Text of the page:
Greetings from East L.A. // East L.A. Main Streets


During the 2016-2017 academic year, the Greetings from East L.A. (GELA) project team – Public Matters and community-engaged architect and urbanist Theresa Hwang of Dept. of Places – worked with two classes of high school seniors from the East Los Angeles Renaissance Academy at Esteban Torres High School (ELARA) on a set of 27 postcards and public projects. GELA explores, documents and interprets the value and values that the high school students assign to people and places in East L.A., while responding to questions about representation and equity.

The work of the 2016-2017 academic year centered around East L.A. Main Streets. ELARA students documented, explored, and offered their vision for the future of five streets: First Street; Third Street; Cesar Chavez Avenue; Atlantic Boulevard; and Whittier Boulevard.


The project team met twice weekly with the classes. ELARA students learned about East L.A. history and plans for its future through a study of its built and planned environment.


Throughout, the students considered:

  • What elements are intrinsic to the spirit, culture, history, and physical characteristics of East. L.A.?
  • What makes an East L.A. main street unique?
  • How can East L.A. main streets improve, while preserving and celebrating their unique attributes?


With these questions in mind, the year’s curriculum included:

  • Field Trips – Students took two field trips to learn about main streets: 1) a trip to Downtown L.A. to learn about historic corridors and multi-modal transportation, safety, and livability; and 2) a trip in East. L.A. led by Regional Planner Carmen Sainz.  >> See photos from the excursion with Carmen Sainz!
  • Workshops – Students: learned about planning and zoning concepts; debated the role of chain stores; created models of five main street corridors; and explored planning questions about East L.A. main streets.
  • Hands-on Learning – Students wrote, drew, developed lettering, and explored graphic design and photography. >> Peek in the classroom!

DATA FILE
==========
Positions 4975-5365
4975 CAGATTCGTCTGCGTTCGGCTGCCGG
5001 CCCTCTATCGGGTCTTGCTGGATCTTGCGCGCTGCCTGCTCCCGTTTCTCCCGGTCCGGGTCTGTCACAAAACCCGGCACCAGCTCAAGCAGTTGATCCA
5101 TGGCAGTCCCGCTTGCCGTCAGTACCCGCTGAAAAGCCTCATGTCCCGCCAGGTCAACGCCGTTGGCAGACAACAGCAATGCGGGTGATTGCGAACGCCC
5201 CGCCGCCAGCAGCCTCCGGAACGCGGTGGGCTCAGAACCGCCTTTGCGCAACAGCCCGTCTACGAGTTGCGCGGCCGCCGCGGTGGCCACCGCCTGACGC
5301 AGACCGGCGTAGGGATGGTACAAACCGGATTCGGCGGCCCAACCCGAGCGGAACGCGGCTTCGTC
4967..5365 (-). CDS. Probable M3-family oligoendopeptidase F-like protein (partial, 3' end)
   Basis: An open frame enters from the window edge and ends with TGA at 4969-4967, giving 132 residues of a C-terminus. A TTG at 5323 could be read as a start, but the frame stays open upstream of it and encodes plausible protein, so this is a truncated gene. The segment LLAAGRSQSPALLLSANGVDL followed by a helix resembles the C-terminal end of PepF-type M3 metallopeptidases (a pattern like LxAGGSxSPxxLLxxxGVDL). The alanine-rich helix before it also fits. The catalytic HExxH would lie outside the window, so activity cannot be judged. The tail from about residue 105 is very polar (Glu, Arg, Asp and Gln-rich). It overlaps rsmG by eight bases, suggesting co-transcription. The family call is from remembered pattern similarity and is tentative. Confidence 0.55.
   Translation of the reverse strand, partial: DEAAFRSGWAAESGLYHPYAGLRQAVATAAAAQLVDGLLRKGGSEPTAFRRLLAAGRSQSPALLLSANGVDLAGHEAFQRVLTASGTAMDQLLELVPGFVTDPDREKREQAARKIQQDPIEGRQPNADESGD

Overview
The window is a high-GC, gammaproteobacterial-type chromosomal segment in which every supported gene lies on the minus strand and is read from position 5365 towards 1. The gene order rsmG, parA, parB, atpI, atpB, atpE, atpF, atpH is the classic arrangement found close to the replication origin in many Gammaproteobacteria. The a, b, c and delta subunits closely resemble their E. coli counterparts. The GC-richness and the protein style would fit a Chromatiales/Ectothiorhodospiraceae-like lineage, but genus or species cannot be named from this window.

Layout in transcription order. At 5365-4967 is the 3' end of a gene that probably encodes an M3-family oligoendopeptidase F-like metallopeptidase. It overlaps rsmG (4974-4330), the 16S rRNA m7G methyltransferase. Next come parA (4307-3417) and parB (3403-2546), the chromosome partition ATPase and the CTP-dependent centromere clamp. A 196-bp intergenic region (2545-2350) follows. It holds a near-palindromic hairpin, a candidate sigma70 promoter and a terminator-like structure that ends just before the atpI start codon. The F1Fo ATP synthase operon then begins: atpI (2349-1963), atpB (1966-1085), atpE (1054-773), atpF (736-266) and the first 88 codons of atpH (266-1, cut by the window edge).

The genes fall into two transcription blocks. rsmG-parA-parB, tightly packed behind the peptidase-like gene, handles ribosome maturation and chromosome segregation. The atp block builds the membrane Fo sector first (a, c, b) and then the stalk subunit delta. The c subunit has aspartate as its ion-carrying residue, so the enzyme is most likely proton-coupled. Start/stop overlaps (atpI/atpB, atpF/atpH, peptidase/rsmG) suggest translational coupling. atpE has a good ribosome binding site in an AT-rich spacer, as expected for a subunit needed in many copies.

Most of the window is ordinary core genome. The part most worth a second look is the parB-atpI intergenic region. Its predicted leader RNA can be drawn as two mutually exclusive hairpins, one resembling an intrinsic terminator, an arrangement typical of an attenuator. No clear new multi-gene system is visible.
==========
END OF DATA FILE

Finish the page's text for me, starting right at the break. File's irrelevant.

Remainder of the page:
• Community Journalism – Students created an authentic East L.A. narrative, read their pieces on the L.A. Times High School Insider website.
  • Presentations – Students presented to the USC Sol Price School of Public Policy students, faculty, and administration and to community members on the ELARA campus, including fellow ELARA students, teachers, and administrators.


The project engaged a wide range of expertise:

  • ELARA Teachers Scott Cody and Michael Rocha and ELARA Principal Martin Buchman.
  • Through a partnership with the USC Sol Price School of Public Policy, undergraduate and graduate planning students supported the project and presented to ELARA students on urban planning and design concepts: Alex Kanegawa, David Roachford, Marina Rose Salazar, and Leslie Shim (Fall 2016).
  • Photographers Rafael Cardenas and Elon Schoenholz came into the classroom to provide students with hands-on photography training. >> Check out photos from the training!
  • Two Urban Futures Lab Fellows, Andy Alvarez and Shirley Ramirez, were instrumental in the classroom and in grounding and deepening the students’ understanding of East L.A. from a local perspective.
  • Kyle Finck of the Los Angeles Times provided students with journalistic counsel (not pictured below).
  • Two ELARA students, Manolo Aguilar and Elva Osorio, served as Exploring the Arts Apprentices (not pictured below).